1. Outputs – what did the strategies produce? For example, how many workshops were delivered, how many participants attended an activity, how many programs were delivered? An output is a raw number that enables some degree of performance evaluation and is usually relatively simple to tabulate and report;
  2. Outcomes – as a result of the initiative, what did participants achieve? For example, an education qualification, an employment position, an improvement in health standards? Outcomes are the next level of performance evaluation and focus on achievement rather than participation/delivery.
  3. Impact – this is the highest level of evaluation and much more difficult to determine. Impact refers to changing the cause rather than addressing the result. For example, rather than investing in providing short-term shelter for homeless people, the strategy, and therefore the performance evaluation, focuses on addressing the issues that led to that person’s or group of people’s homelessness in the first place. While the need for short-term shelters will still be there, over the medium- to long-term the strategy should be to reduce the need for short-term initiatives by addressing the root causes.

Furthermore, a performance management and evaluation system requires a benchmark or target to enable effective assessment. An isolated number means nothing; it only comes to life when compared to pre-determined target and, subsequently, a trend. The benchmark or target should, therefore, contain the following key characteristics, known as the SMART principles:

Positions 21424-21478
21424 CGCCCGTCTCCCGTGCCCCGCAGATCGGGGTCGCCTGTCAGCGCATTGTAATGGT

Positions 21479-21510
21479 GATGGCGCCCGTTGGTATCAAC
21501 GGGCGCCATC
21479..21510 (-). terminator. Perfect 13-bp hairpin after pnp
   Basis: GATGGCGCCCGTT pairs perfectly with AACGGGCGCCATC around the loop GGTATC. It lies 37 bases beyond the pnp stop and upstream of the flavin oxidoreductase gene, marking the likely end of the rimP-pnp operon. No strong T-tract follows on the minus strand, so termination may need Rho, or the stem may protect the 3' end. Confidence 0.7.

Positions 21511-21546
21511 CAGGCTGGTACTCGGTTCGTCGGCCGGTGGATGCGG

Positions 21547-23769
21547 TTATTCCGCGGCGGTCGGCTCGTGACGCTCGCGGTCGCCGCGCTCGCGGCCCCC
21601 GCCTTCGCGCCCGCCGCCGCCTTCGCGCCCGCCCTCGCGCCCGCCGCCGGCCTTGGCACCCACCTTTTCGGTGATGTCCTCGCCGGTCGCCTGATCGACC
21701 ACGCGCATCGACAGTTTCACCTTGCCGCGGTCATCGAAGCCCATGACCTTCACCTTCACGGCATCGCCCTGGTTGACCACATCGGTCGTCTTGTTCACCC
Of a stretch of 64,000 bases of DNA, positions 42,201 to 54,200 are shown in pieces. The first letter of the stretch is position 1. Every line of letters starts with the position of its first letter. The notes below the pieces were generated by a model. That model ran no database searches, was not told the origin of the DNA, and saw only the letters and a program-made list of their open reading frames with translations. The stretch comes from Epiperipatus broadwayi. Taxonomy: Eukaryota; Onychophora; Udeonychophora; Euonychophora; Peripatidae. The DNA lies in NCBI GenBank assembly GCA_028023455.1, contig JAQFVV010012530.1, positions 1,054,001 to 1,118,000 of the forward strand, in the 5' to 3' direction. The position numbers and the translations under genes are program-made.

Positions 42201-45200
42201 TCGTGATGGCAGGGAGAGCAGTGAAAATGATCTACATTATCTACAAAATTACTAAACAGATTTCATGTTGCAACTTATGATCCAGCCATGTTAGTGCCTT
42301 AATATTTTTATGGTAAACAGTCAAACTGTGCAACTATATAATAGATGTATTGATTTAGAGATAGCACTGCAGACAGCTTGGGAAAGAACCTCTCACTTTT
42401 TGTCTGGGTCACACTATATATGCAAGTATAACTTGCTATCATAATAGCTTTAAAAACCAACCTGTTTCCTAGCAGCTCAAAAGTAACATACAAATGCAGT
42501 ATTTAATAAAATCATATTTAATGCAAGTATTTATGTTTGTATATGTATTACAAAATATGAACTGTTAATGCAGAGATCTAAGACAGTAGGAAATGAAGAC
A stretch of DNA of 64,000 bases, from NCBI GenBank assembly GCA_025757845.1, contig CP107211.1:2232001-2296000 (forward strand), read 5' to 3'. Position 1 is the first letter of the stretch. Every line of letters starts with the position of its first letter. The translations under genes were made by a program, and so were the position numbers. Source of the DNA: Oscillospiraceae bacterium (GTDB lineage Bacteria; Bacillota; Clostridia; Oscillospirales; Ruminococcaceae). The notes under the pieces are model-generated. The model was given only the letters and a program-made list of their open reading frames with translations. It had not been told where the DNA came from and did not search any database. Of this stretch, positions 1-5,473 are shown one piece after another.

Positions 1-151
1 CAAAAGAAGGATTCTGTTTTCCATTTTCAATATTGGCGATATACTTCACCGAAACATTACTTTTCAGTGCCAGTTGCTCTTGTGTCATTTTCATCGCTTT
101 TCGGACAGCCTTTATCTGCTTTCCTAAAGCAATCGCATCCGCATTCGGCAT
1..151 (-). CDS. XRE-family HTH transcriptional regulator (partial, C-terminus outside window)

S – specific, nothing vague

M- measurable and the information relatively easy to collect

A – achievable, within the capacity and capability of the organisation

R – realistic, some degree of stretch but not so much that it demotivates

T – time bound, not open-ended

The discussion on KPIs should be around the results achieved, not the interpretation of the words. And this is the area of biggest risk; if we choose the wrong KPIs we will focus the organisation on the wrong outcomes.

Organisations must implement a balanced approach to their performance management responsibility and next month we will discuss in greater detail the concept of “the balanced scorecard”.

In summary, most non-profit organisations are about affecting some degree of positive change in the areas in which they operate – whether it is education and training, mental health, the justice system or homelessness, to name just a few. With the ever-increasing demands on the public purse and private contributions, those organisations that can demonstrate that their initiatives are delivering quantifiable results in terms of achieving real and positive change in their area of operations are in a much better position to retain and attract funds to continue their work.

The challenge then is not only in service delivery but, just as importantly, in the performance management and evaluation systems we have in place to demonstrate the results we achieve through the investment of our resources. The KPIs chosen should be relevant to both internal management and external assessment of performance and add value to the overall management of the organisation at both board and operational level.

If your performance management system does not provide this level of value, then it’s time to review, update and implement a new approach. The investment will be worth it.

For further information, go to www.governancetoday.com